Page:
In the corner of St Steven’s Green behind the Irish Famine Memorial stands a solitary statue, cast in a bronze that has weathered green over the decades. It depicts a broad-shouldered man imbued with an air of the heroic who stares stoically and questioningly toward the viewer. This haunting monument commemorates the tragic founding father of Irish republicanism, Wolfe Tone.
Wolfe Tone was born in 1763 into an aristocratic landed gentry family who held power within the Church of Ireland and owned land throughout the country. He was raised Protestant Anglican by faith, which may come as a surprise to those familiar with the modern sectarian conflict of the Northern Irish Troubles. However, in 18th-century Ireland under the rule of the British Empire, the prime agitators for a united and independent Ireland were not Catholic but predominately middle- and upper-class Protestants.
The early Irish republicans took their inspiration partly from an event that was happening on the other side of the Atlantic Ocean also led by a group of Protestant rebels, the American Revolution. The later French Revolution and its doctrine of “Liberté, égalité, fraternité” (“Liberty, Equality, Fraternity”) was also a key ideological influence in the development of the Irish movement for a staunchly republican system of governance and self-determination from the British colonial world.
Tone studied law at Trinity College Dublin where he was exposed and converted to the political ideas of the Enlightenment and also became gifted in the art of political debate and rhetoric. By 1791, Tone and others formed the Society of United Irishmen, which initially sought parliamentary reform and greater equality between the Protestant and Catholic religions. It eventually became a fully revolutionary movement with aims to overthrow British rule in Ireland and forge an independent Irish nation.
Although the United Irishmen movement was initially visible and out in the open, it soon was forced to go underground in response to ruthless espionage and arrests made by the British army and its intelligence operatives. Tone headed into exile in 1796, first in the newly independent United States, and then to post-revolution Paris where he befriended several prominent revolutionaries of the French government. There, Tone set about forming a plot to return to Ireland and managed to convince the French to provide military support for an armed insurrection in Ireland that would end British rule.
The French eventually consented to Tone’s plot against their mutual enemy. In 1797, a fleet of 40 battleships comprising a crew of over 14,000 hardened French soldiers and Irish exiles was launched, but had to return to France when a bad storm made landing on the Irish coast impossible. A second attempt led by Tone’s brother in Donegal was initially successful but was eventually crushed by a British counterattack, and its leaders, including Tone’s brother, were hanged.
Sensing his time running out, a furious but determined Tone took part in a third expedition comprising 3,000 men led by French General Jean Hardy. But the fleet was surprised by a preemptive attack by a British squadron (who had been tipped off by spies) just off the coast of Donegal. General Hardy, sensing imminent defeat, had offered Tone the chance to escape back to France on a frigate. But Tone refused, preferring to face the British head-on and make a political statement. After a brief but ferocious naval battle, the whole crew, with the exception of the general and his men, were subdued and surrendered. Tone was wounded and taken prisoner.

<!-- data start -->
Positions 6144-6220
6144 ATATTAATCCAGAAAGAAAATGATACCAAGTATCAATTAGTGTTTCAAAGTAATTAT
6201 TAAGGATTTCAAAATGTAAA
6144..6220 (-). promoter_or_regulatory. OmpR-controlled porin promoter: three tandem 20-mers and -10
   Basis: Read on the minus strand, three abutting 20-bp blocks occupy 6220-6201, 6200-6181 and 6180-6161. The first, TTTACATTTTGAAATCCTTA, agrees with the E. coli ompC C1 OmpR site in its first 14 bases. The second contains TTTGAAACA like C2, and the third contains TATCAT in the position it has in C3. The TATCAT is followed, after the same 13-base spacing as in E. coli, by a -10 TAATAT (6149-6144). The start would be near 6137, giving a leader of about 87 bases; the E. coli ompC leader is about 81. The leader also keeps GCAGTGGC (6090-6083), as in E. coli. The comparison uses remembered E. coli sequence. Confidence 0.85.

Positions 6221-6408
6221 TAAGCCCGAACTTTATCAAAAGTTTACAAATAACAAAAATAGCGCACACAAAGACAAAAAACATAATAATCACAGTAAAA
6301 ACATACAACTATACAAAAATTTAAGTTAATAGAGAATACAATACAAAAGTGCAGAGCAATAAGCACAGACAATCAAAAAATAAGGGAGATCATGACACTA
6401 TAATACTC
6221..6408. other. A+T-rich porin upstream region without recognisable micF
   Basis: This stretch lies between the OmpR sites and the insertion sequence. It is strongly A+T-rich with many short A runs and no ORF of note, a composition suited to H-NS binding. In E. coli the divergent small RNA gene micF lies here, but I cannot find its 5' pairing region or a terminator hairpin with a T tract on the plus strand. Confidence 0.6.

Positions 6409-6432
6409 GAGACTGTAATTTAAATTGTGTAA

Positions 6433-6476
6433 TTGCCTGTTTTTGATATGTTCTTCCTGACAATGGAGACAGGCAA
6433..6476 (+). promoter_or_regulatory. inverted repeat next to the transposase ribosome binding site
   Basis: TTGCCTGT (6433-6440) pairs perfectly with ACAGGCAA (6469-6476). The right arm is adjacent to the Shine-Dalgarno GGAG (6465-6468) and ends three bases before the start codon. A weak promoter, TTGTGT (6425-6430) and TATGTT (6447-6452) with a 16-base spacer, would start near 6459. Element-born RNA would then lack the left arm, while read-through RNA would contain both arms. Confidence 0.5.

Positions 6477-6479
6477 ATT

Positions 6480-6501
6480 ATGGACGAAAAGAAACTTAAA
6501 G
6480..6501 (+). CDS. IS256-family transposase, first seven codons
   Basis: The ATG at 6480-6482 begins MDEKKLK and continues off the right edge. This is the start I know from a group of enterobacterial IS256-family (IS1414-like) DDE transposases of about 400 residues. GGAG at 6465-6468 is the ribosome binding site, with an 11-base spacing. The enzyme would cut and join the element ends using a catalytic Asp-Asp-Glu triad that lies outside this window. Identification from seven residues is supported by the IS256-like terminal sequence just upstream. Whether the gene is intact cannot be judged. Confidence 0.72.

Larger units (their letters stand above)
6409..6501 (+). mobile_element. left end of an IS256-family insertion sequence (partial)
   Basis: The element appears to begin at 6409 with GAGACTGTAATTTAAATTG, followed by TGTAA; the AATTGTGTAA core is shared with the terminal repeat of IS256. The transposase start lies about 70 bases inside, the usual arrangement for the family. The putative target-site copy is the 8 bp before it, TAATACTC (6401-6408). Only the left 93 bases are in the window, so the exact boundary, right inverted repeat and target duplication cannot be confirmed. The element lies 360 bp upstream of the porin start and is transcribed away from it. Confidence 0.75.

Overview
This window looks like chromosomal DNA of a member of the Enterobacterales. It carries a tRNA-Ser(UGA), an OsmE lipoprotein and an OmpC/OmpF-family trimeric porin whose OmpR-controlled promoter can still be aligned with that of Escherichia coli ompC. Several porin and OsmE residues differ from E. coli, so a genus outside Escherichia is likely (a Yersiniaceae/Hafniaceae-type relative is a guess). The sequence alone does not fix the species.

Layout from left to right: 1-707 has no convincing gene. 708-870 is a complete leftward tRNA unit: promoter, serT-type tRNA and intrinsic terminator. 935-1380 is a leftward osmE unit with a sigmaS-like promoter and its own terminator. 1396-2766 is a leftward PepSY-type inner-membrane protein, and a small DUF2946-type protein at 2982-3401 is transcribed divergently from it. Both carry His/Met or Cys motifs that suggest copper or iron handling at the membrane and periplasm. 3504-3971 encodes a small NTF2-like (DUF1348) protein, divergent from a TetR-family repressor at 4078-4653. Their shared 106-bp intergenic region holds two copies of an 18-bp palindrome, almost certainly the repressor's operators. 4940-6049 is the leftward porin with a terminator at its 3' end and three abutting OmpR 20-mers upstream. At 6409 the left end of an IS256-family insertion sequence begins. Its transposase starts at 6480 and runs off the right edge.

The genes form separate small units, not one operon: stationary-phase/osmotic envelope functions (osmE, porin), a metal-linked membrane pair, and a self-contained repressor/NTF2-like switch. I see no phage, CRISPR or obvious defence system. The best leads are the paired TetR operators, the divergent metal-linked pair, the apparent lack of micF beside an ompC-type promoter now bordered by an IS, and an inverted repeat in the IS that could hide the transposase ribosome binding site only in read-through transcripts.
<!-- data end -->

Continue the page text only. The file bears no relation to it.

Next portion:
The prisoners were promptly sentenced to death by the colonial government for “treason,” but the trial lingered for several months. This prompted an unrepentant Tone to make defiant speeches that declared a “frank and open war to procure the separation of the countries” and encourage the court to grant him “the favor that I may die the death of a soldier.” But the British, sensing that a formal execution would make Tone and his rebels martyrs to the Irish cause, refused the request and recommended that Tone be hanged “as a common criminal.”
Attempting to beat the gallows and deny the British the satisfaction, Tone tried to take his own life by cutting his throat with a smuggled razor blade. However, he was thwarted in this attempt by prison guards who brought him to a doctor before he bled to death. A popular story (though its accuracy is unverified) recounts that after having his throat bandaged and due to be executed within a couple of hours, Tone was warned by the doctor that if he tried to talk the wound would reopen and cause him to bleed rapidly to death. As the story goes, this prompted Tone to gleefully declare “I can yet find words to thank you sir, it is most welcome news to me, for what should I live for?” Tone died from his wounds in 1798 in prison where he succeeded in cheating the gallows.
This statue of the revolutionary leader was made in the 1960s by the sculptor Edward Delaney. Due to its controversial symbolism and political significance to Irish Republicanism, it became a strategic target at the height of the Troubles in Northern Ireland. In 1971, a group of Loyalists managed to plant and detonate a bomb that blew the sculpture into several pieces that were scattered by the explosion throughout the city center of Dublin. This act of vandalism, however, was ultimately unsuccessful: Delaney managed to re-cast the fragments of the damaged sculpture and restore it to its previous location just a few months later.
Know Before You Go
The statue can be seen in outside St Stephen's Green, on the north-east corner, where it stands in front of the granite monoliths that separate it from the Famine Memorial sculptures.